You may be surprised because even becoming a receptionist has its own field of specialty. The common receptionist handles mostly administrative tasks such as scheduling appointments, handling customer queries, and attending to phone calls. However, a medical billing receptionist specializes in helping hospitals handle invoices, payments, and insurance claims.
Daily, a medical billing receptionist is involved in tasks such as preparing medical claims, updating patient records, producing medical invoices, and following up on late payment records. Besides that, they also assist in claims appeal, developing payment plans for patients, and managing billing software.
Employers require a medical billing receptionist to have a high school diploma. In addition, two to three years of work experience related to managing accounts and handling insurance claims needs to be demonstrated. This role earns, on average, $16 per hour and suits individuals with high technical administrative skills.
There is more than meets the eye when it comes to being a medical billing, receptionist. For example, did you know that they make an average of $16.17 an hour? That's $33,633 a year!
Between 2018 and 2028, the career is expected to grow 5% and produce 72,100 job opportunities across the U.S.
There are certain skills that many medical billings, receptionist have in order to accomplish their responsibilities. By taking a look through resumes, we were able to narrow down the most common skills for a person in this position. We discovered that a lot of resumes listed communication skills, math skills and organizational skills.
When it comes to the most important skills required to be a medical billing, receptionist, we found that a lot of resumes listed 25.4% of medical billings, receptionist included insurance companies, while 14.6% of resumes included medical records, and 4.7% of resumes included data entry. Hard skills like these are helpful to have when it comes to performing essential job responsibilities.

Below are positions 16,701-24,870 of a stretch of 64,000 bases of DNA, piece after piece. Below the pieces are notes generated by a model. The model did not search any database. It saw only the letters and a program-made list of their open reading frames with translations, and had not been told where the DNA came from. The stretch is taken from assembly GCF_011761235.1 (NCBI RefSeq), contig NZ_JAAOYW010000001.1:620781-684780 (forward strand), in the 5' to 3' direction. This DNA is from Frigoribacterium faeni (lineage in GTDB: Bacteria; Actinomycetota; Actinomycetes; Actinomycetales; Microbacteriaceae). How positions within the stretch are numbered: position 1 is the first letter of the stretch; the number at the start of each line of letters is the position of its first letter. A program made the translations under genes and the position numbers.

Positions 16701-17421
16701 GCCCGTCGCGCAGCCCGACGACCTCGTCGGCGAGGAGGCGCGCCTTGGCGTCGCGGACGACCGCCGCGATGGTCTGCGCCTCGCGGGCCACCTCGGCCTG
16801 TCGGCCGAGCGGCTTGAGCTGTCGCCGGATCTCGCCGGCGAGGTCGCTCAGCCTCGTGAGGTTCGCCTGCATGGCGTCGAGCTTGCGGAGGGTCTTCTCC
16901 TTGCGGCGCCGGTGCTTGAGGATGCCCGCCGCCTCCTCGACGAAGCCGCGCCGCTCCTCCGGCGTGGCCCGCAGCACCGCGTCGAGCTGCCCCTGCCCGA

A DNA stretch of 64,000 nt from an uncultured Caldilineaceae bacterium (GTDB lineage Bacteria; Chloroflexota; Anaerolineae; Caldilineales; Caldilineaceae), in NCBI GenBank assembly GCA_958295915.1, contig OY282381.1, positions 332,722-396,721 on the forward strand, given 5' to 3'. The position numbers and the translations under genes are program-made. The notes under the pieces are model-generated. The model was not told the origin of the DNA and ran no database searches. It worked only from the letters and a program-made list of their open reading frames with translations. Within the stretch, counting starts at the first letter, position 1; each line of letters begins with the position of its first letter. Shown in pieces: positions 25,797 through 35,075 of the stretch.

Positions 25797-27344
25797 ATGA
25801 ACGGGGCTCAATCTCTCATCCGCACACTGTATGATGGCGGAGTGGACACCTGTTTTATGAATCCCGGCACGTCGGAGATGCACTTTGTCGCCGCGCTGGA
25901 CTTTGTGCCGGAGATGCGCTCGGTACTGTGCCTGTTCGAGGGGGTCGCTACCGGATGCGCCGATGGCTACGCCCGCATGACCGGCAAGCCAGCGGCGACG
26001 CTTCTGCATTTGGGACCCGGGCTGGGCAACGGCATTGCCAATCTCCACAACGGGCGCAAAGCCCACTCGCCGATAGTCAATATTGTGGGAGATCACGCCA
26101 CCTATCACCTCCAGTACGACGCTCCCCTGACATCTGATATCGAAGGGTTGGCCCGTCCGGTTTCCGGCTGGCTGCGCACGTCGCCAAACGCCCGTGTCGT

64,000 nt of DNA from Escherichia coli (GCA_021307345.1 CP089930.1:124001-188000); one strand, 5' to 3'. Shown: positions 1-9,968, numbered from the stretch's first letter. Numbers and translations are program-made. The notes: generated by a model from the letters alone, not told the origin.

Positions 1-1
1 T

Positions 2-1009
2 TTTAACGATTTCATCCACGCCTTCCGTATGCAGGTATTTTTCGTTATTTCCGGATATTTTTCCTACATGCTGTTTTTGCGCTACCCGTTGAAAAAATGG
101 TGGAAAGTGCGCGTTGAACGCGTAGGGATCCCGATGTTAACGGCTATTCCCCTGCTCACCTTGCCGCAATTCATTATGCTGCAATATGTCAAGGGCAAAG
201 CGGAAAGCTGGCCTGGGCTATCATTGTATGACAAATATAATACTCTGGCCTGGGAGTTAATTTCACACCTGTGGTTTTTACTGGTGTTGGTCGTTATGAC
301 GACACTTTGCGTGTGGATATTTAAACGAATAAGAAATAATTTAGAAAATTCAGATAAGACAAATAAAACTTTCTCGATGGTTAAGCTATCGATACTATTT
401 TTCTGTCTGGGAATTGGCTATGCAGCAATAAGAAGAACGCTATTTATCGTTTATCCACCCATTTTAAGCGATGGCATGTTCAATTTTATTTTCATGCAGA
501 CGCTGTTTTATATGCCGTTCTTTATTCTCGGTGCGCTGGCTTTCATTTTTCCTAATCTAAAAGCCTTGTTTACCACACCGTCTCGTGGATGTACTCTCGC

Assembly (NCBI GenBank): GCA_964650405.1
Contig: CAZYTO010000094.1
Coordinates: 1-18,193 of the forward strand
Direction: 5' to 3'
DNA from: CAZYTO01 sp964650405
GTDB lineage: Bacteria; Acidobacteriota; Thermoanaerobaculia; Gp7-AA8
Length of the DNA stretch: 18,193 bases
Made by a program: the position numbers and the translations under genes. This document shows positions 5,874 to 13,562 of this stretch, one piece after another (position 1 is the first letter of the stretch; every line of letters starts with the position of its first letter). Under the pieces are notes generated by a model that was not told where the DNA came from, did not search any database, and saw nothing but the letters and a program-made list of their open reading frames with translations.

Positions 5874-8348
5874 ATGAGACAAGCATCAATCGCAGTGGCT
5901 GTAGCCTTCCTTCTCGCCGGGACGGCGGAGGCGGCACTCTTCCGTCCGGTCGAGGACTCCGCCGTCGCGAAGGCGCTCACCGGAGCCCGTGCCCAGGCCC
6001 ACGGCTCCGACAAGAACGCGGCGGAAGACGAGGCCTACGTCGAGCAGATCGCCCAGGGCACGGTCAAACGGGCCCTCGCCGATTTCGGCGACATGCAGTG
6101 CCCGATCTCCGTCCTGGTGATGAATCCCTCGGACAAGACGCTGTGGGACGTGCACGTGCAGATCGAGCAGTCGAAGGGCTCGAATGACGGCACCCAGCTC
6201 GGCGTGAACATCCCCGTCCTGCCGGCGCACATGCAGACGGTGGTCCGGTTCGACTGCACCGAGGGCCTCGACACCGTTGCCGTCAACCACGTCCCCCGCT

When it comes to searching for a job, many search for a key term or phrase. Instead, it might be more helpful to search by industry, as you might be missing jobs that you never thought about in industries that you didn't even think offered positions related to the medical billing, receptionist job title. But what industry to start with? Most medical billings, receptionist actually find jobs in the health care and professional industries.
If you're interested in becoming a medical billing, receptionist, one of the first things to consider is how much education you need. We've determined that 14.0% of medical billings, receptionist have a bachelor's degree. In terms of higher education levels, we found that 1.6% of medical billings, receptionist have master's degrees. Even though some medical billings, receptionist have a college degree, it's possible to become one with only a high school degree or GED.
Choosing the right major is always an important step when researching how to become a medical billing, receptionist. When we researched the most common majors for a medical billing, receptionist, we found that they most commonly earn associate degree degrees or bachelor's degree degrees. Other degrees that we often see on medical billing, receptionist resumes include diploma degrees or high school diploma degrees.
You may find that experience in other jobs will help you become a medical billing, receptionist. In fact, many medical billing, receptionist jobs require experience in a role such as customer service representative. Meanwhile, many medical billings, receptionist also have previous career experience in roles such as cashier or receptionist.